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Elementary School Kids Elementary School Kids

How do you handle tattling? How do teachers handle it?

Posted by on Nov. 25, 2012 at 2:39 PM
  • 40 Replies

How do you handle it when a child comes to tell you someone else did something?  Does it depend on what the something else is?

If you are babysitting & the child your watching comes to say that your child hit a child you are babysitting, what do you do?  Is that different from what you'd do if the hitting was just between your children?

How about in school?  If a student goes to a teacher saying that another student did something, how does the teacher handle it?

**I've always felt I didn't want to respond to tattling (similar to what someone said in a different post).  But I've had a few discussions & witnessed a couple incidents at my son's school that have me wondering what the best way to handle it really is.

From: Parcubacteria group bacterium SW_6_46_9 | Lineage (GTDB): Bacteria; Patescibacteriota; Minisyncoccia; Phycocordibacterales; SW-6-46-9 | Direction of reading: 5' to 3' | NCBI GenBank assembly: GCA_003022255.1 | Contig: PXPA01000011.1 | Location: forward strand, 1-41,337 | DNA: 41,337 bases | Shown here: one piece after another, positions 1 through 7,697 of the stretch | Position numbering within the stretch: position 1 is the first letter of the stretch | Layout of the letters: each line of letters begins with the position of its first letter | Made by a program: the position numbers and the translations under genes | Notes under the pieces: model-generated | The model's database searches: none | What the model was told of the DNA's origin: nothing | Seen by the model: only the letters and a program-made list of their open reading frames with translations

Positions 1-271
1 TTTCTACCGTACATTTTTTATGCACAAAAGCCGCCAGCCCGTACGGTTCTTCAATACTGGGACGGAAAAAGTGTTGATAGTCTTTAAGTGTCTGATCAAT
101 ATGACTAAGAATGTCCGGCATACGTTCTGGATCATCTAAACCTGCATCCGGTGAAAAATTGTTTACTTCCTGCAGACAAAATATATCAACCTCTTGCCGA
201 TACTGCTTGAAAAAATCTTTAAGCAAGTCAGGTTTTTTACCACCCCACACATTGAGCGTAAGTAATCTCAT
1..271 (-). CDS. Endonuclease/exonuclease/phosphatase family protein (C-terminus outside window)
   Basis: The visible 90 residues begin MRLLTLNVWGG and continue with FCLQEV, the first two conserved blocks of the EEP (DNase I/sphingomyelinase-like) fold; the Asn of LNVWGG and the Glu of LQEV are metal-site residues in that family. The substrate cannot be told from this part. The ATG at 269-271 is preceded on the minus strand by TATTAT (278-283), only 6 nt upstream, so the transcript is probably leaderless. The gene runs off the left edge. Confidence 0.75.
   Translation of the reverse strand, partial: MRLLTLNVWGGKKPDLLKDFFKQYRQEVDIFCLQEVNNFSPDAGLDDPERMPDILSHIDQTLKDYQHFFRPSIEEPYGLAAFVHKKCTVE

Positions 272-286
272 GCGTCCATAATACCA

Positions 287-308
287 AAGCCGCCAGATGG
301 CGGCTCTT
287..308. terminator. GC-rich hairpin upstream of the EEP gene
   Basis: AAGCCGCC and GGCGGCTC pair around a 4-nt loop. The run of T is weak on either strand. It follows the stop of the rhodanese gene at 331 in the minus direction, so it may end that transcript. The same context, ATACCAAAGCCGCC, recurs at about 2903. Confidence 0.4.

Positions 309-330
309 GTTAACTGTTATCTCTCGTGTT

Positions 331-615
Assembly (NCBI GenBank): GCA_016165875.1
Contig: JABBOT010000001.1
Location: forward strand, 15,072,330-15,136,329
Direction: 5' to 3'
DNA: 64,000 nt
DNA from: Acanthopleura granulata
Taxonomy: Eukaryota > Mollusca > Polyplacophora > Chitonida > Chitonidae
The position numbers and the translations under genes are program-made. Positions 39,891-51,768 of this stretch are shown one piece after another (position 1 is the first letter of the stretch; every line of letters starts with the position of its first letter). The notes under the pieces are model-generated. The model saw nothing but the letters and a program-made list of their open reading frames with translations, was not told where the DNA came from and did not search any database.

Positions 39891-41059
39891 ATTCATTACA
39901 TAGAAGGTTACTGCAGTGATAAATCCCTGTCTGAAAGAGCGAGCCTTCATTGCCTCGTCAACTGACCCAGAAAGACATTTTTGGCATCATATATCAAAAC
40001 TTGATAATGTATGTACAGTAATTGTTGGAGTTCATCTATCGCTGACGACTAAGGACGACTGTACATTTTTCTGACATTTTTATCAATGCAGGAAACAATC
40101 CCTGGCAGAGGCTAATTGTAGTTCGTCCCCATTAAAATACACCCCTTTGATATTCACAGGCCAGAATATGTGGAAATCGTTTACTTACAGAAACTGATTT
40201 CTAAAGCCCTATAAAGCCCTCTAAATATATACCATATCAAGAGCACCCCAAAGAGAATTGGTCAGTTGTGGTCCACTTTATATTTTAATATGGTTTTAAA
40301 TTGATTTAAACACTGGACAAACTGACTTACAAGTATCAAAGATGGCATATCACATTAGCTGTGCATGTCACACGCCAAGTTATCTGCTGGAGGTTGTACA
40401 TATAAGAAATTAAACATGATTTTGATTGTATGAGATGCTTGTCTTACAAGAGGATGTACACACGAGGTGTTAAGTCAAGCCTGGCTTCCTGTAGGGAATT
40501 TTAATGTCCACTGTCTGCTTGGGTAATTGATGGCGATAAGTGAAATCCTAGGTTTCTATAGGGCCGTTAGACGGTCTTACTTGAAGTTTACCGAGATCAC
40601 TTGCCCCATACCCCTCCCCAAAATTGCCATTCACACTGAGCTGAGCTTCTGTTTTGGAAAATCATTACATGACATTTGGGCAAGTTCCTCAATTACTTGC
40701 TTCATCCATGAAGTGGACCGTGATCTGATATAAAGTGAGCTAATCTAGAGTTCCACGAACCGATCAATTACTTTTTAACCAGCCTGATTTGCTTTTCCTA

by on Nov. 25, 2012 at 2:39 PM
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Replies (1-10):
jillbailey26
by on Nov. 25, 2012 at 2:42 PM
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The rule my kids' teachers have said to me is that if no one is hurt, it's tattling.  Only tell if someone is getting hurt in some way.


"Let us therefore make every effort to do what leads to peace and to mutual edification"  Romans 14:19

GwenMB
by Gwen on Nov. 25, 2012 at 2:47 PM


Quoting jillbailey26:

The rule my kids' teachers have said to me is that if no one is hurt, it's tattling.  Only tell if someone is getting hurt in some way.

What about if its their feelings?  Say another student is calling them poopy?  (Its a stretch to say that being called poopy is really going to hurt someone's feelings, though.)

I tend to like the rule your kids' teachers' have.  I get confused where words fall in there though.

jillbailey26
by on Nov. 25, 2012 at 2:50 PM